Regular meditation lies at the heart of Buddhist training. It provides a unique working ground for integrating current experiences, cultivates the seeds of calm and compassion, shines the clear light of insight and refocuses energy on the path. It offers an extraordinary opportunity, and it shouldn’t be taken for granted. When you start making progress, you can easily get complacent and lazy and lose what you have gained. You need to sustain your Buddhist practice by clarifying your views, concentrating your attention, relaxing deeply held attitudes and connecting with profound spiritual qualities. In meditation, activity and receptivity need to join together in a stream of mindful action – receptively aware of experiences as they arise and actively responding by cultivating higher consciousness. In this way you create the depth and space to see into the nature of things.
You need balance in your engagement and the perspective that allows you to see what needs balancing. You may sometimes go into your meditation in a driving, ambitious manner when the basis for your concentration is weak. If you do that, the heat will immediately disperse, like that of a red-hot stone dropped in water. To develop a stronger basis for sustaining concentration, you must proceed from a general awareness of all aspects of yourself before investing energy in the particular intense awareness of the meditation object. You can call the ground – the broader, generalized awareness – the breadth of the meditation practice and the narrowing of attention on to the object its focus.

Your ability to focus is supported by the breadth of the practice, just as the summit of a mountain stands upon a huge mass of rock. Perhaps this is where the idea of ‘sitting like a mountain’ in meditation comes from. It all starts at the base, with body awareness. You may focus, say, on the breathing process or on the development of metta; but if it’s to lead to full concentration, a broad base of experience has to support it. When you don’t have such a balance, concentration (and any insight reflection you’re engaging with) tumbles over. While it’s ungrounded, it feels as though you are gritting your teeth to hold it all together. That is weak concentration; strong concentration feels relaxed, flexible and stable.
Your ‘breadth’ is how you are as a whole. So you sit mindful of the body and its vitality, feelings and emotions, its mental states and moment-to-moment perception. If these elements are given a place in the practice, your focus will be relaxed and, most important, there will be energy available for concentration. When contacting breadth, the idea is not to get involved with the content of the experience but simply to acknowledge the existence of its elements. If you are overinvolved with breadth, you’ll become distracted. So the breadth needs to be balanced with focus.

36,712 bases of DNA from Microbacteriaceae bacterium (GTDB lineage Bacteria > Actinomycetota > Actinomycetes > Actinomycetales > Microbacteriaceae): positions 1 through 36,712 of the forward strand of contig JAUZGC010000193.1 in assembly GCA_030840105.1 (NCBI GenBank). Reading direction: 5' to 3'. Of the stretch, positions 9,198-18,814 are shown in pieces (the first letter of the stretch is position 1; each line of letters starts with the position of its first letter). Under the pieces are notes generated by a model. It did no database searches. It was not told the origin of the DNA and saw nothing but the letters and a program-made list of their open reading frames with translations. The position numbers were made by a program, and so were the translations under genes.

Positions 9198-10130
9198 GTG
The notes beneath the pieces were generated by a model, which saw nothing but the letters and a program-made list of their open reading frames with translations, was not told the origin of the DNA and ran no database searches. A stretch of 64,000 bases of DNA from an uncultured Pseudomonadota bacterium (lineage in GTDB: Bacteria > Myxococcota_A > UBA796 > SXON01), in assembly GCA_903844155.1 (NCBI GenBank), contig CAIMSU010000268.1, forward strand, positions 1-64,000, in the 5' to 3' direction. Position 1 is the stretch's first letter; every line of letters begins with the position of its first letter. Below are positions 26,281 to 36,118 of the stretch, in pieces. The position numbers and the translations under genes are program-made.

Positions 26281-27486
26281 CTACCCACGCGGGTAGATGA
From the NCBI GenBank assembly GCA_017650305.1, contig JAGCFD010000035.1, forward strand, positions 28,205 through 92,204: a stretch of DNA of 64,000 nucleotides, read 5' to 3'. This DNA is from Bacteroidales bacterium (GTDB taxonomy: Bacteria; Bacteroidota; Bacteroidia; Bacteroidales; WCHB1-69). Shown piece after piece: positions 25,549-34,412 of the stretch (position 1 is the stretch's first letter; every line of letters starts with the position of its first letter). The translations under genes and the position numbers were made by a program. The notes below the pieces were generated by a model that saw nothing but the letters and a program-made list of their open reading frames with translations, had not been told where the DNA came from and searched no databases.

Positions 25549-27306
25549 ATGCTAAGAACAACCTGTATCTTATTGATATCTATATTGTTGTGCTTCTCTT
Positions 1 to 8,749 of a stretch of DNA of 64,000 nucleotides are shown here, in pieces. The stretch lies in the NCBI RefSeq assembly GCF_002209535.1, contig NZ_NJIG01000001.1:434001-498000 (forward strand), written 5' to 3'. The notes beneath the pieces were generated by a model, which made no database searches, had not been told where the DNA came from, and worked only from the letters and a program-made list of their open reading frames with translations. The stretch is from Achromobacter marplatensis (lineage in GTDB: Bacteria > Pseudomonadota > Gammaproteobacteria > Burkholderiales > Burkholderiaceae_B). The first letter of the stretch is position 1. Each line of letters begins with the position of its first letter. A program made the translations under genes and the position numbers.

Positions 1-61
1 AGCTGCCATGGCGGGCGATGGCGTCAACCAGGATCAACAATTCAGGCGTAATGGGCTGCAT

People tend to work inappropriately when concerned with results. That’s because this concern can arise from greed or a kind of escapism that is running away from the difficult messages coming from the breadth of your experience. When the dominating idea is to get results, there seems little time to stop and consider what you are actually experiencing. It is right to want success but unhelpful to have too precise an expectation of what that will be. Actually, expectations are always abstractions based on memory – fantasies that don’t exist and never will in the form you imagine. It’s the same story when you try to recapture a previous meditation experience. You should remember that whatever happens in future will be different; and when it happens, it will be happening now.
It is best to cultivate a resolve always to start afresh and to maintain that attitude in the session, allowing new experiences to arise. It is easy to become rigid and create habits, so that you end up just going through the motions. Some meditators sit religiously every morning, doing it in exactly the same way year in, year out. They put themselves through a set sequence of mental actions with no regard for their actual mental state. This is not effective meditation, or mindfulness. It is what the Buddha called the fetter of clinging to rites and rituals. The typical result of inappropriate or wilful effort is pain and mental confusion. Forcing concentration may bring headaches, digestion problems and stiff shoulder muscles, along with mental agitation, anxiety, dullness or a spacey, disconnected condition. Since you are a sensitive creature, phenomena such as these obviously affect your feelings about meditation. They may put you off forever or get you gritting your teeth in an even more rigid attempt to ‘get on with the practice’.
Whenever you realize that you are doing some of these things, just stop for a moment. The mindfulness bell has been struck. Stop and take the time to tune in to what is actually happening and the thoughts and feelings that are involved. Recover a genuine experience of yourself. Stopping the momentum of habit and establishing real mindfulness takes time and patience; but whether such a readjustment in your practice takes hours, days or weeks, it will be worth it. It could teach you a new kind of relaxation in your approach both to practice and to daily life.
You need to look at what these issues are pointing to more broadly. In this case, they seem to be saying that you could do with more richness and colour in your life. All of us need inspiration, a more imaginative ingredient, in our practice and our life. You can find it in thoughtful and well-written literature, making or enjoying art, playing or listening to music, meeting people, spending time alone, walking in nature or whatever keeps the wellsprings flowing.